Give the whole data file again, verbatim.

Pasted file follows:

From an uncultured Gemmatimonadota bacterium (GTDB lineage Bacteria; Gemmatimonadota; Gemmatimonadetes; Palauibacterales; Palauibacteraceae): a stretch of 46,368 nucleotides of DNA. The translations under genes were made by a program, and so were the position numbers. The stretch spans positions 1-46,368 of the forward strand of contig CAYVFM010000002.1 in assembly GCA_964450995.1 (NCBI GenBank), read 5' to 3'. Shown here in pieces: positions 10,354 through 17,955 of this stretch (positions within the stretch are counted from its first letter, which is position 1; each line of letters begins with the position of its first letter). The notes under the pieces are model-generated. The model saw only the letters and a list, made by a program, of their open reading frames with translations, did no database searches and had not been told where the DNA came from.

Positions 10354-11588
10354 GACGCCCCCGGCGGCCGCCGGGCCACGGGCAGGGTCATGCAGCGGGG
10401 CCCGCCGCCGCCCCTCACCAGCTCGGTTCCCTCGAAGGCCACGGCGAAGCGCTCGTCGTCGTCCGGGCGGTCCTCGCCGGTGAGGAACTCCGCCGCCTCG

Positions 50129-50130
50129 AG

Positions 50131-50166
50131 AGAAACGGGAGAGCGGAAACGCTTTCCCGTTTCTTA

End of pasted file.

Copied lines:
From an uncultured Gemmatimonadota bacterium (GTDB lineage Bacteria; Gemmatimonadota; Gemmatimonadetes; Palauibacterales; Palauibacteraceae): a stretch of 46,368 nucleotides of DNA. The translations under genes were made by a program, and so were the position numbers. The stretch spans positions 1-46,368 of the forward strand of contig CAYVFM010000002.1 in assembly GCA_964450995.1 (NCBI GenBank), read 5' to 3'. Shown here in pieces: positions 10,354 through 17,955 of this stretch (positions within the stretch are counted from its first letter, which is position 1; each line of letters begins with the position of its first letter). The notes under the pieces are model-generated. The model saw only the letters and a list, made by a program, of their open reading frames with translations, did no database searches and had not been told where the DNA came from.

Positions 10354-11588
10354 GACGCCCCCGGCGGCCGCCGGGCCACGGGCAGGGTCATGCAGCGGGG
10401 CCCGCCGCCGCCCCTCACCAGCTCGGTTCCCTCGAAGGCCACGGCGAAGCGCTCGTCGTCGTCCGGGCGGTCCTCGCCGGTGAGGAACTCCGCCGCCTCG

Positions 50129-50130
50129 AG

Positions 50131-50166
50131 AGAAACGGGAGAGCGGAAACGCTTTCCCGTTTCTTA